Seen regularly near low ceilings and doorways, many foreigners would be confused by a sign asking them to “carefully bang head.” This is just one of the many wonderful ways “小心碰头 (xiǎoxīn pèng tóu)” has been mistranslated – others include “carefulness bump head,” “carefully hits to the forehead,” and the more threatening “look out, knock-head.”
So what’s the meaning of this sign? Let’s start with the handy Chinese expression: 小心 (xiǎoxīn).
The basic meaning of the phrase “小心 (xiǎoxīn)” can be used to mean “be careful (of something),” or “look out.” Although it is literally translated to mean “small heart.”
For example, signs reading “小心滑倒 (xiǎoxīn huá dǎo)” can be found near wet floors. Signs like this can be found indoors in public buildings and outdoors in rainy areas. Many times they will be mistranslated into “carefully slide” or “careful of land slide.” But really this sign is a warning that the floor is slippery and to be careful.
The confusion here arises because “小心 (xiǎoxīn)” can also be used to mean “carefully” or “carefulness”–as in–drive carefully.
That’s why signs instructing you to “bang head carefully,” “carefully slip and fall down,” and “fall into water carefully” are common in China.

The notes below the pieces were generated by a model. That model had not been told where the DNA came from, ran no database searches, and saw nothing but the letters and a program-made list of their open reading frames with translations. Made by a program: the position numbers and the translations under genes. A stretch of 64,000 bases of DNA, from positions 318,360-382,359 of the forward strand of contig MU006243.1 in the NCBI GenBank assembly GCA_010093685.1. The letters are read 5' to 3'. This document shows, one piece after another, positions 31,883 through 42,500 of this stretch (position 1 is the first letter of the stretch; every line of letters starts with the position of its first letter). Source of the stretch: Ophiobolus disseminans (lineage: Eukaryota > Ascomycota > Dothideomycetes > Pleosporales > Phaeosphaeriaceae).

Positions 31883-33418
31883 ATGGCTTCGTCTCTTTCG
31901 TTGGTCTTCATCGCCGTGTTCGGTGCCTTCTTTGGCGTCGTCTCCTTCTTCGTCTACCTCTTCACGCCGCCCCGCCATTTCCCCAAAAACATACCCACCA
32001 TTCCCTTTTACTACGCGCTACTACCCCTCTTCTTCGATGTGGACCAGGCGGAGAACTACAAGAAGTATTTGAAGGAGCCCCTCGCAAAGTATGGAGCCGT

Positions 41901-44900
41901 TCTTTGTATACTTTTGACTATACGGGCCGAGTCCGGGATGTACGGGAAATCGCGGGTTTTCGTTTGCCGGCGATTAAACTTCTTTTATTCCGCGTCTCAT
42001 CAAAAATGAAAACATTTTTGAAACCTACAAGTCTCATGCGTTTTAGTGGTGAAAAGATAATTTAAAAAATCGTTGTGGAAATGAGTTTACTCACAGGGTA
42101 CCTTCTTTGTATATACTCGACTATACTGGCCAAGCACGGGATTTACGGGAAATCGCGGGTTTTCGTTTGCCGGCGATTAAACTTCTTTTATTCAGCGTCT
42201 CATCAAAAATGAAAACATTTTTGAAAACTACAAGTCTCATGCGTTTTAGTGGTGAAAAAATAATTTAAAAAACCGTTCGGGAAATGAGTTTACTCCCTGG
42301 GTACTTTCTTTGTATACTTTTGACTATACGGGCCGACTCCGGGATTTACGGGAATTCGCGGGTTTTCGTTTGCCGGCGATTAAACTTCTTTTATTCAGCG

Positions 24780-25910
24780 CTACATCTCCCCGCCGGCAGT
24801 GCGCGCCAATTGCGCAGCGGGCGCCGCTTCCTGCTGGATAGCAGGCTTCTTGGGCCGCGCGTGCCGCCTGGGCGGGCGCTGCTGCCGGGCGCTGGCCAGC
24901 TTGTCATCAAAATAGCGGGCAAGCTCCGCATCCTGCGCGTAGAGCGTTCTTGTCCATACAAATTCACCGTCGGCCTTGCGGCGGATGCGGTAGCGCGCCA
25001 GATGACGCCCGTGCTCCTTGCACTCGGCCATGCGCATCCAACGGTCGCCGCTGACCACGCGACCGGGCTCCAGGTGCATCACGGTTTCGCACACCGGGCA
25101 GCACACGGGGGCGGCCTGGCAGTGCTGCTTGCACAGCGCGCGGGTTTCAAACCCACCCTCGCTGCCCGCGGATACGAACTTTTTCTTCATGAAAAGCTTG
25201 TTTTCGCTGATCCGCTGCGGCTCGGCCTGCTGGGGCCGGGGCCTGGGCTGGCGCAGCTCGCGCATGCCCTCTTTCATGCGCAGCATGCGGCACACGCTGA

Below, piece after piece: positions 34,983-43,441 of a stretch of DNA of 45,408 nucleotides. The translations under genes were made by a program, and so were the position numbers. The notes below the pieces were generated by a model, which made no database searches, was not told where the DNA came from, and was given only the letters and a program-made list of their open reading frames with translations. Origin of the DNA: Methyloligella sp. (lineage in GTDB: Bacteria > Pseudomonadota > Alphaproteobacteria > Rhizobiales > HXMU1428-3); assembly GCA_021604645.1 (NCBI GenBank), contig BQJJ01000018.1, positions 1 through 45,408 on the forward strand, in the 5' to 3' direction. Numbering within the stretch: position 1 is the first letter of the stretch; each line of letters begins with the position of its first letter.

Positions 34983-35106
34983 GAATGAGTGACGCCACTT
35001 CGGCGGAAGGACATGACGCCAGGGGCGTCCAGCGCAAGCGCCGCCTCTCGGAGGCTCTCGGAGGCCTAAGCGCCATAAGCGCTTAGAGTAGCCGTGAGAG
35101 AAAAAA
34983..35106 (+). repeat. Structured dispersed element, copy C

“碰 (pèng)” means “bang” or “knock,” while “头 (tóu)” is the word for “head.” So, instead of misguidedly commanding you to hit your head carefully, this example should read: “be careful of banging your head,” or more formally, “mind your head.”
Wàimiàn fēng dà, xiǎoxīn zháoliáng.
外面 风 大，小心 着凉。
The wind is so strong, be careful not to catch a cold.
Búyào dǎ diànhuà, xiǎoxīn kāichē.
不要 打 电话，小心 开车。
Do not make phone calls, drive carefully.
Nǐ yīnggāi xiǎoxīn yì diǎn, zhidào ma?
你 应该 小心 一 点， 知道 吗？
You ought to be more careful, you know.
1. A sign marked “小心碰头 (xiǎoxīn pèng tóu)” would warn someone to:
A. Mind your face
B. Mind your head
C. Be careful of slipping
D. Be careful of hot water